Tiltawhirl John by Gary Paulsen

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Synopsis

His uncle wanted him to stay home and work the farm. But the boy knew there was a world out there he had to see. Yet being a runaway meant you were outside the law – fair game. That’s how he got caught on the farm gang. There was no way out, until Tiltawhirl John picked him up and taught him how to be a carnie, how to stay one step ahead of the suckers. But there was one man from the past even T-John couldn’t keep ahead of. How could the kid keep him from destroying his future?
 

About Gary Paulsen

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Gary Paulsen was born on May 17, 1939 in Minnesota. During the first few years of his life, his father was stationed in Europe during World War II and his mother worked in a factory. Paulsen was raised by his grandmother and aunts. He lived overseas after the war in the Phillippines between 1946-49. Ever since he was fifteen, he worked many jobs to support himself. He attended Bemidji College, in Minnesota, paying his tuition by being a trapper. He also spent some time in the army. He decided one day to try writing and tried to become a magazine editor. He spent nearly a year as an associate magazine editor on a magazine for men in Hollywood, California. He published his first book, "Special War," in 1966 and had published nearly forty books and several articles and short stories during his early years. He went back to school in 1972, attending the University of Colorado, but his career was interrupted by a lawsuit in 1977 over "Winterkill." In 1990, he suffered a mild heart attack, which did not hinder his writing at all. Some of Paulsen's most well-known books are the Hatchet series, although he has published many other popular novels including Dogsong, Harris and Me, and The Winter Room, which won the Newbery Honor. Woodsong and Winterdance are among the most popular books about the Iditarod. Paulsen was the recipient of the 1997 Margaret A. Edwards Award for his lifetime achievement in writing for young adults.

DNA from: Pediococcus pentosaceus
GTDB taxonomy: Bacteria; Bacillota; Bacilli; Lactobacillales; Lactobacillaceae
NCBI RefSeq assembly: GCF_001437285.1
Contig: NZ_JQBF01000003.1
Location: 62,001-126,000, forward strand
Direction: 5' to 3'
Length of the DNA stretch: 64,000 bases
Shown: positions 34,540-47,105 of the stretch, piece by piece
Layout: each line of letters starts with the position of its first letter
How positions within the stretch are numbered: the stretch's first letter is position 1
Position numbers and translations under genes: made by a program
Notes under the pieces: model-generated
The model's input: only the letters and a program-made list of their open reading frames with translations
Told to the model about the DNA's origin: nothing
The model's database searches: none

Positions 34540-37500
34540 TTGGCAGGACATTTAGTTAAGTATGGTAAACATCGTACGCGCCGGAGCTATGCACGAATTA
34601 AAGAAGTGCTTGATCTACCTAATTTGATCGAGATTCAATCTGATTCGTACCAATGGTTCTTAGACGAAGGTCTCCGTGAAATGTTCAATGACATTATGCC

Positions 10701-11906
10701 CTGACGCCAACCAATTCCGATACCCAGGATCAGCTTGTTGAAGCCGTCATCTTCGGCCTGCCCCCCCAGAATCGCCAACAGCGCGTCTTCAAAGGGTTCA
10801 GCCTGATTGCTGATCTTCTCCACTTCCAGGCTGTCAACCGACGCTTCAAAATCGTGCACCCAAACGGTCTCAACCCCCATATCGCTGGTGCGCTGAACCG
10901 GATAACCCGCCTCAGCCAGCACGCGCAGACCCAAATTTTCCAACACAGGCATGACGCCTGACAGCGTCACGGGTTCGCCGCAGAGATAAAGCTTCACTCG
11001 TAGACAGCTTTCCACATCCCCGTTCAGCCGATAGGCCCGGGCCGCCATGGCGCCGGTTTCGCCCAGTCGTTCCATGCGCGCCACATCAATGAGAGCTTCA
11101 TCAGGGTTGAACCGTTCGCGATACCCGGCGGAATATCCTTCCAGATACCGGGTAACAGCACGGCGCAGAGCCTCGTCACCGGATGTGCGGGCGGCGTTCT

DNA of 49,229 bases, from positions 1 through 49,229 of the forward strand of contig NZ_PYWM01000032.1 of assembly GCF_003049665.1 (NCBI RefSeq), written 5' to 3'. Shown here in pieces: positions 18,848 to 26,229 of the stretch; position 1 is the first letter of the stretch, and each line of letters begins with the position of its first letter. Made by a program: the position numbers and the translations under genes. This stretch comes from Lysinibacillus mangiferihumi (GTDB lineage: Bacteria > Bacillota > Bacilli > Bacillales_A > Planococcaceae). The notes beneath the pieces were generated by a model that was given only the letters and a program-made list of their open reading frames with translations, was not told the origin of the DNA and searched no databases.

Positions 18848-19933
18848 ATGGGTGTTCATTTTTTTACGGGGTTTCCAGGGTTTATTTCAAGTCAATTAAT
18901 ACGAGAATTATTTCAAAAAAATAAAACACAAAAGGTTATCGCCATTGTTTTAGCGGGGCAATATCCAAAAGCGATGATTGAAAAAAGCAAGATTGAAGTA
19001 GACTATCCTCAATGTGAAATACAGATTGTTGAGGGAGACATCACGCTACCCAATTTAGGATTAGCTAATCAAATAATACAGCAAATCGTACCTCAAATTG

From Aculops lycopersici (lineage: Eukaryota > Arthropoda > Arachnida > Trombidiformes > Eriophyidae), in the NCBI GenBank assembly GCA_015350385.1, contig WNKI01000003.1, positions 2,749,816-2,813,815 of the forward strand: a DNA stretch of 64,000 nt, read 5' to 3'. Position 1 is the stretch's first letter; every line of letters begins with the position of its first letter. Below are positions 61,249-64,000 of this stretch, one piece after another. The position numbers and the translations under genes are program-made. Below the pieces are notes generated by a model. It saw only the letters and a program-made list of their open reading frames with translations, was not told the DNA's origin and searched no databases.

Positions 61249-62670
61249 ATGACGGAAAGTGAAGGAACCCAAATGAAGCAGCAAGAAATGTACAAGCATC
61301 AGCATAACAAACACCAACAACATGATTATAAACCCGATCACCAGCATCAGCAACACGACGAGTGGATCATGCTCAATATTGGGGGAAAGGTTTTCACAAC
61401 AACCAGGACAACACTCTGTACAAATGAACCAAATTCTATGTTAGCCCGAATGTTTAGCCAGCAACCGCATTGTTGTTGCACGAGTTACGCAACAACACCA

Published September 1, 1990 by Perfection Learning. 127 pages
Genres: Children's Books, Literature & Fiction. Fiction

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Billy's also the one who explains "the turkey world and the carny world," and--answering the boy's question--how it is that T-John can stand "all those turkeys seeing Wanda naked."

Oct 18 2011 | Read Full Review of Tiltawhirl John

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